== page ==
Last point: In that 2006 USA Today article (the link still works), the NATO commander said they needed to break the Taliban within 6 months if there were ever to be hope of winning. So, everyone’s coming home now, right? We just need to email this link to the Pentagon to remind them?
As longtime readers of Free Advice know, my two biggest critics (in terms of accusations, not necessarily weight) are Silas Barta and TokyoTom. They are members of the very tiny set formed by the intersection of “Extreme Libertarians” and “Global Warming Alarmists.” (And I believe they are the only two elements of the intersection of the prior set with “Readers of Free Advice.”)
Before proceeding with the main point of this post, let me mention two interesting tidbits about TokyoTom. First, I have dubbed him the Rosa Parks of cap-and-trade. (See the second-last paragraph here.) Second, drawing on my skills that were last deployed when cracking the German’s Enigma code, I have realized that “TokyoTom” is actually a subliminal activation code: “To Kyoto M”. I fear that “M” is the control name given to Barack Obama during his programming.
Now that we’ve dispensed with the introductions, on to the substance: In this Potpourri post, I linked to Chip Knappenberger’s discussion of a forthcoming Lindzen/Choi paper which estimates that the global climate’s sensitivity to CO2 is actually one-sixth the IPCC’s best-guess. To this, TokyoTom responded (and I post it here under the spotlight with his prior permission):
Bob, I gotta say that your comments on climate science are both overly eager and predictable.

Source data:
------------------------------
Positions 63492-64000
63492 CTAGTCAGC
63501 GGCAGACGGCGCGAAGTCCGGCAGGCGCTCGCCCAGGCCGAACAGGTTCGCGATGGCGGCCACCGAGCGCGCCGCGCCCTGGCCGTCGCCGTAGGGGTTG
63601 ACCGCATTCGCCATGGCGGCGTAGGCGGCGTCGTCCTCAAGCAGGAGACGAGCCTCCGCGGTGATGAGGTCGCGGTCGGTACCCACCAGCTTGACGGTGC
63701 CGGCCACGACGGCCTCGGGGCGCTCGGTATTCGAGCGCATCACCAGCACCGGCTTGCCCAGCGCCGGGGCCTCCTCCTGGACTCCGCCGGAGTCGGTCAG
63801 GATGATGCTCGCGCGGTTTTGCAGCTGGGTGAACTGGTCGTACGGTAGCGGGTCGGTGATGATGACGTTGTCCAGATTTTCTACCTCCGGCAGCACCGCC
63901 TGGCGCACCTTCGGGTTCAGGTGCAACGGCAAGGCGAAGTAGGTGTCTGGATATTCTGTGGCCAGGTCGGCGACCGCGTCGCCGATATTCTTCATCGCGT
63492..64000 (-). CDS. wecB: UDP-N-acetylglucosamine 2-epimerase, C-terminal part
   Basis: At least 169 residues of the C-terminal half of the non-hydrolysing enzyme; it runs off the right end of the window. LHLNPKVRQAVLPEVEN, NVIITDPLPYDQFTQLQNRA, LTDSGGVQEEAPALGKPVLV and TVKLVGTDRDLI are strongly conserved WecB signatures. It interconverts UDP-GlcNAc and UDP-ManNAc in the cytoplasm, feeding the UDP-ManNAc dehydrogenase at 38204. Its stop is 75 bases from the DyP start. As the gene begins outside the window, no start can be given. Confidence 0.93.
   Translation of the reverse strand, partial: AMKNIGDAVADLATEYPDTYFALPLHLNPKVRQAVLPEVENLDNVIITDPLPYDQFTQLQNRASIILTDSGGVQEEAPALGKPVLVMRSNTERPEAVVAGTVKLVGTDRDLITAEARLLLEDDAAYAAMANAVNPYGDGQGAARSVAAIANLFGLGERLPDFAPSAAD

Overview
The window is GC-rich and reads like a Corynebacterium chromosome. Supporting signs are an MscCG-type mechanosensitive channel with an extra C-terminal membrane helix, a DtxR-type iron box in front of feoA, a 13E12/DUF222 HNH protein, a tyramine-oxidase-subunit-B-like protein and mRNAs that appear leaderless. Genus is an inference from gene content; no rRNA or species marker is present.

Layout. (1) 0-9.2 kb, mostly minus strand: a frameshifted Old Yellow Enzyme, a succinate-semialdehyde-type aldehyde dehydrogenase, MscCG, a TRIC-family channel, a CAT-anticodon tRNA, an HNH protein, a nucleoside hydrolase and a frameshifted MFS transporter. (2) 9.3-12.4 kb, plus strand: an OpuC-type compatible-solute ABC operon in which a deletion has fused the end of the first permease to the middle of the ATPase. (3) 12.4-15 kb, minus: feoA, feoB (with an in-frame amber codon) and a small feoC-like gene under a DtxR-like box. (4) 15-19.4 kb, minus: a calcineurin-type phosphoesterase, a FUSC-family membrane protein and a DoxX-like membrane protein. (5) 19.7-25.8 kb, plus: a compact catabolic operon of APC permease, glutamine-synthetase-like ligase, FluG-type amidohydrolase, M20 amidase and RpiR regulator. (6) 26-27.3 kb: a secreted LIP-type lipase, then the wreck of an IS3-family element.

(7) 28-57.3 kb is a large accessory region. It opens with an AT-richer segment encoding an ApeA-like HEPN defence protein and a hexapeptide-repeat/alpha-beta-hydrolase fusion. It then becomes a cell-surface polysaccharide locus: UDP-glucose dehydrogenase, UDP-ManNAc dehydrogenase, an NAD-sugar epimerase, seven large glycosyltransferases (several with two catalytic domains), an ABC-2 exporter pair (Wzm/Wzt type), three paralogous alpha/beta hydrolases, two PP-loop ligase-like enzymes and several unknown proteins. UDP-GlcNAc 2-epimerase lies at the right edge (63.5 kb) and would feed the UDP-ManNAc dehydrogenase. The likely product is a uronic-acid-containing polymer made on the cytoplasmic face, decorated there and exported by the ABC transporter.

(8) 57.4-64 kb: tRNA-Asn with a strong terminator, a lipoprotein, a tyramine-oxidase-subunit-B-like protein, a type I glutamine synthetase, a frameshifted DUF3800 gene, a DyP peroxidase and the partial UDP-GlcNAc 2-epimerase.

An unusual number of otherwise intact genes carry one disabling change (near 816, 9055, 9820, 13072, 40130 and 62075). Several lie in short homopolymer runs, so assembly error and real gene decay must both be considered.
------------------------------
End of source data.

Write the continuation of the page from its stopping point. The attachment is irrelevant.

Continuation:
As for Lindzen, the paper hasn’t even been published yet and already guys like Bradley and Knappenberger are – as they are paid to do – blogging it around like it’s gospel. Do you share a similar need to rush these things?
Furthermore, where is your common, real-world sense on the climate “sensitivity” (amount of average temp [increase] w/ a CO2 doubling)? The average temp has risen only 0.6 C in the last half century, to a peak we have maintained for the past decade, and the Arctic and all of the world’s glaciers are visibly thawing, and a host of other changes that affect human activities and ecosystems are underway – based almost wholly on emissions that occurred decades ago.
Regardless of what the temperature “sensitivity” to a doubling turns out to be – and recent emissions and those looming over the next decades are very likely to have a price – it should be crystal clear that the climate is exquisitely sensitive to even small AVERAGE temperature changes (which are more pronounced up North).